What do the sinking of the Titanic and the collapse of the World Trade Center have in common? At first glance, not much. The Titanic’s sinking was due to a force of nature, whereas the World Trade Center collapsed due to the intentional actions of a group of evil men. The Titanic’s sinking didn’t do much in terms of international politics, military affairs or legal policy. The collapse of the World Trade Center and attack on the Pentagon had a much broader impact. And yet, in many ways, their stories are very similar.
In the aftermath of the Titanic major issues came to the forefront in newspapers throughout the world. Chief among these issues concerned negligence and arrogance: could the disaster have been prevented? Was sufficient regard given to the danger posed by icebergs and did White Star Line shipping company ignore this threat? Were proper procedures followed on the day of the incident, so as to have minimized unnecessary deaths? How did class impact the politics and economics of the disaster, as well as the aftermath? In this sense, aside from the terrorism factor, it seems, there are major similarities between the two disasters.
September 11th, 2001 was a day that will live in infamy. I was in New York City that day when the planes struck the towers, and I felt the same emotions of pain, shock, anger and horror that many of my fellow Americans experienced. While I understand the broad geopolitical and religious background within which such attacks took place, such academic understandings do not blind me to the sharply immediate, viscerally profound and most basic truths that came to the forefront of our consciousness that day: thousands of innocent Americans died and the hatred and conflict that has so often spread its tentacles around the globe had finally struck America. We were no longer alone. Our innocence and naivety were forever destroyed and we will never forget the consequences that such an awakening brought forth into the world, whether in terms of the War on Terror, increased Homeland Security Laws, increased interactions with the Islamic World, for good or for ill, and a greater and more urgent national discussion on the true nature and meaning of civil rights and civil liberties in a time of “national emergency.”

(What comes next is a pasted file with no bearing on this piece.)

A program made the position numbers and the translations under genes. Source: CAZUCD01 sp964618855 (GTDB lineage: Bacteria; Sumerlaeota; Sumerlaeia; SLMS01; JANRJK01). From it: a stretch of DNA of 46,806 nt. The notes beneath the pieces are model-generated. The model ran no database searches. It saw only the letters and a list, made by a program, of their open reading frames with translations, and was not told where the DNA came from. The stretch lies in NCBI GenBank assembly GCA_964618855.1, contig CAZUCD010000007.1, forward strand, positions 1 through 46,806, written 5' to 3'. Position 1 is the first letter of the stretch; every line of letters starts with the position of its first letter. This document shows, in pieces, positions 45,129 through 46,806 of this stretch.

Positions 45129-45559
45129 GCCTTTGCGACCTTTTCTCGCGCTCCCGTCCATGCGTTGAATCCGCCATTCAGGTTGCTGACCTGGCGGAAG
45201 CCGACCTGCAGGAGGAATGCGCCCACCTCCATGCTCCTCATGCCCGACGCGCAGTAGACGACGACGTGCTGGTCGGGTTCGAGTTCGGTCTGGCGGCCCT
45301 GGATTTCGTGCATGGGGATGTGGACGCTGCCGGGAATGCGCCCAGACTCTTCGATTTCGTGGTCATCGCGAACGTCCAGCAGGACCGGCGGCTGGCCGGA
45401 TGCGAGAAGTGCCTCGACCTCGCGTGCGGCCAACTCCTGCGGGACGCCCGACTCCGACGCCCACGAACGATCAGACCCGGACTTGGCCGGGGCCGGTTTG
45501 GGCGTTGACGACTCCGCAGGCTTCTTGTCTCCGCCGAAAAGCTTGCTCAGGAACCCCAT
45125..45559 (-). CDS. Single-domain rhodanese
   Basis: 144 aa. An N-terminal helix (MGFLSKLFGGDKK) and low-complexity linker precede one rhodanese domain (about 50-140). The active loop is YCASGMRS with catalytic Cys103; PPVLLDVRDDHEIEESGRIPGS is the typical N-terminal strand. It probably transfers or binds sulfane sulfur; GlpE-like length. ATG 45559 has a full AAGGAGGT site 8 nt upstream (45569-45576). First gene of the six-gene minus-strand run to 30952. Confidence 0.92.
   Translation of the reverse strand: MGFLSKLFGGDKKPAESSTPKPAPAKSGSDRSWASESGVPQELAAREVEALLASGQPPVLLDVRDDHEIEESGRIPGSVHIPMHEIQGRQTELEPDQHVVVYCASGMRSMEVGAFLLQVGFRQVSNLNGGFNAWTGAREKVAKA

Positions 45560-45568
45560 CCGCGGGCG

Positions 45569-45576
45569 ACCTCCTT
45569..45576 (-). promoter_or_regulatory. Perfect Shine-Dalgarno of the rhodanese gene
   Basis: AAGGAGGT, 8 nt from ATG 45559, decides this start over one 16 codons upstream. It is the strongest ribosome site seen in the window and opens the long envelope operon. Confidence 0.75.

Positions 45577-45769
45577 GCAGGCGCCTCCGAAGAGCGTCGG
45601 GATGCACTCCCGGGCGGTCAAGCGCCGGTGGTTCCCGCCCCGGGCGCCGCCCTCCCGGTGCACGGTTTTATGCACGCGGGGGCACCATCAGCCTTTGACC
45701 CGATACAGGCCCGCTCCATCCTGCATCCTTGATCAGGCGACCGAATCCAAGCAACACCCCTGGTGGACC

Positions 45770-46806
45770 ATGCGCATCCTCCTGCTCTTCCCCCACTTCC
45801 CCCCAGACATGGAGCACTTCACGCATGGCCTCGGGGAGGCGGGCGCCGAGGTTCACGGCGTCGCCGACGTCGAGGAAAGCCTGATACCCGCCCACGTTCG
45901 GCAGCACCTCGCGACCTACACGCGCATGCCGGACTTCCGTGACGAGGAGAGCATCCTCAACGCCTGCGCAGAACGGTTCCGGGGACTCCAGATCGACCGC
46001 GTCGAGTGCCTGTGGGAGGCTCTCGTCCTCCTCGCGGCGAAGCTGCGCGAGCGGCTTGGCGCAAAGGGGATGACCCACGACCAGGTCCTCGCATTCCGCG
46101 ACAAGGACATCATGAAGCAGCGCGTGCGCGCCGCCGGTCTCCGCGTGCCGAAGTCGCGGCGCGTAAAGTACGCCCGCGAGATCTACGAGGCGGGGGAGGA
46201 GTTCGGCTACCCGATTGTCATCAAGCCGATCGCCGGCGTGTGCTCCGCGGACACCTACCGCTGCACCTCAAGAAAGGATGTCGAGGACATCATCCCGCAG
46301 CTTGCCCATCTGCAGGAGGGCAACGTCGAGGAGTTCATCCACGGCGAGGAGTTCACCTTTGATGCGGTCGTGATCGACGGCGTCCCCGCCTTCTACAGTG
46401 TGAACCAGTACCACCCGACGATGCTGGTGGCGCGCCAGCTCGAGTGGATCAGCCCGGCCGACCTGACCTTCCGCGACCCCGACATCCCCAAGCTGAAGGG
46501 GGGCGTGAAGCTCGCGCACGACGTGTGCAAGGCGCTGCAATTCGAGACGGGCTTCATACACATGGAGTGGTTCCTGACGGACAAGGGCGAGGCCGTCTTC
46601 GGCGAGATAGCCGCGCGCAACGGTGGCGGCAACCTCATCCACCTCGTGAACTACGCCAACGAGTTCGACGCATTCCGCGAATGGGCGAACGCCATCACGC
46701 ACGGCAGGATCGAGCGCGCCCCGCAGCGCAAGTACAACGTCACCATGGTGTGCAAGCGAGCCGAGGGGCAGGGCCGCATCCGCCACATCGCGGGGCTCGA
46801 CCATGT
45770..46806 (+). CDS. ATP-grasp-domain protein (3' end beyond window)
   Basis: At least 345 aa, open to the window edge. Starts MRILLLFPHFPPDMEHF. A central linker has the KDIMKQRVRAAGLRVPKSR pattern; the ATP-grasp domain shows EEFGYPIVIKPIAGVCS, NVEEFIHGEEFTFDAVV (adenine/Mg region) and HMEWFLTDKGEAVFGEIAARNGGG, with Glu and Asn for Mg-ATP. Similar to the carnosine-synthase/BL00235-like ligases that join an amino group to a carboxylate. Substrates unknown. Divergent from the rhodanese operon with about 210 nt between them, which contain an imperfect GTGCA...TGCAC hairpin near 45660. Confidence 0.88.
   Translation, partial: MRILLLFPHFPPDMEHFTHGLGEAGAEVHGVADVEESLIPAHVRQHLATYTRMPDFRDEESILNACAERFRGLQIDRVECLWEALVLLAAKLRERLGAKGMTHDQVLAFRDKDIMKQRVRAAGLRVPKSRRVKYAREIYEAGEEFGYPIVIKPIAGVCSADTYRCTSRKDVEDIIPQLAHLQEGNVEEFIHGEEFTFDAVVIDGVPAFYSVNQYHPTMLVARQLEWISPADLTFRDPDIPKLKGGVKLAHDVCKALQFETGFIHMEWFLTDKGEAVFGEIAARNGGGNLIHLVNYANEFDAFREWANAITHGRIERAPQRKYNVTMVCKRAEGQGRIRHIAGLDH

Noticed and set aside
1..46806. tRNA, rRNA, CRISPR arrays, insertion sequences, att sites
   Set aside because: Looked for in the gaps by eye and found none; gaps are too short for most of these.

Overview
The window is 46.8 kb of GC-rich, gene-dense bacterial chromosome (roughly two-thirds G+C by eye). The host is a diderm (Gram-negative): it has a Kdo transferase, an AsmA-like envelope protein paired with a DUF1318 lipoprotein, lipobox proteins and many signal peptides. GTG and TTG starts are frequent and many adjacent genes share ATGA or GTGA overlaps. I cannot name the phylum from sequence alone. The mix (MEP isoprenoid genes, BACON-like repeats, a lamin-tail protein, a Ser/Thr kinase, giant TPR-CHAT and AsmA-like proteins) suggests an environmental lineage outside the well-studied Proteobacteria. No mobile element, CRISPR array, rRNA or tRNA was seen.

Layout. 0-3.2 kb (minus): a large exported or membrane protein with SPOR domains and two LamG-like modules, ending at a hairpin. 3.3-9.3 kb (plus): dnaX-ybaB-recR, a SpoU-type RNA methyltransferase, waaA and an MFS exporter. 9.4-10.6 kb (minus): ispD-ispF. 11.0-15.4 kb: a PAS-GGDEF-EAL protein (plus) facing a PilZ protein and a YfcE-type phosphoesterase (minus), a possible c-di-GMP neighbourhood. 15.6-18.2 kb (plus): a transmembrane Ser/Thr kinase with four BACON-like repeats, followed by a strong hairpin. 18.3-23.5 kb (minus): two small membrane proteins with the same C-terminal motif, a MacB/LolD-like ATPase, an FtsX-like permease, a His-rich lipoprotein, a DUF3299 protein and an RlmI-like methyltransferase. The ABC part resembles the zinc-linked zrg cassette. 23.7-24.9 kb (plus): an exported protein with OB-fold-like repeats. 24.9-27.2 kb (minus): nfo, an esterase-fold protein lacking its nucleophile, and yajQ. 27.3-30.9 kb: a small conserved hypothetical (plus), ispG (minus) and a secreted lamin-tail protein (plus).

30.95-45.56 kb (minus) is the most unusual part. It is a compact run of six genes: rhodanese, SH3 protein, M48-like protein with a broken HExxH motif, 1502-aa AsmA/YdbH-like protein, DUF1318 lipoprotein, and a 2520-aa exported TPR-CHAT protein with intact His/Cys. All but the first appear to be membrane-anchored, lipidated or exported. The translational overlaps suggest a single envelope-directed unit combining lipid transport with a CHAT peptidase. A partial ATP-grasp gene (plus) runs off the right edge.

When all is said and done, however, my mind invariably comes to an issue that we often forget and try hard not to remember-the issue of legal compensation. This may sound harsh, cold, impersonal and inappropriate to many who are marking the day with solemn reminders of sacrifice and suffering. But I think we cannot do justice to the memories of all of those who perished unless we are honest---totally honest—with ourselves regarding this issue and what it says about ourselves as a nation: whether we can truly come together as a nation in the face of catastrophe—as our politicians keep saying—or whether we continue to be plagued by the ancient divisions of class not only during, but perhaps even more so, during times of crisis and despair.
The September 11th Victim Compensation Fund, 49 US 40101 (2001), was created by an Act of Congress shortly after the terrorist attacks of September 11th, 2001. It was pushed to the forefront of the legislative agenda by key lobbyists within the insurance, underwriting and aircraft/airline industry who feared massive civil litigation in the wake of the attacks as a result of an unprecedented onslaught of lawsuits against airline companies, airports and their governing/managing authorities, for their failure to adequately prevent terrorists from gaining entry to the doomed airline flights, and, once onboard, from gaining access to the cockpits within said airplanes. This, even though there was sufficient credible and reasonable warning by the government, that had been issued for a number of years, regarding the threats of Al Qaeda and Osama bin Laden, the threat of airline hijacking, which had existed as a credible and realistic threat since the 1970s, and the credible and realistic threat of suicide bombing, which had been used repeatedly by Al Qaeda, and of using airplanes as guided missiles—a tactic that was perfected by the Japanese in the 1940s and re-introduced as a tool of terrorism and guerilla warfare by the Sri Lanken Tamil Tigers during the latter half of the 20th century.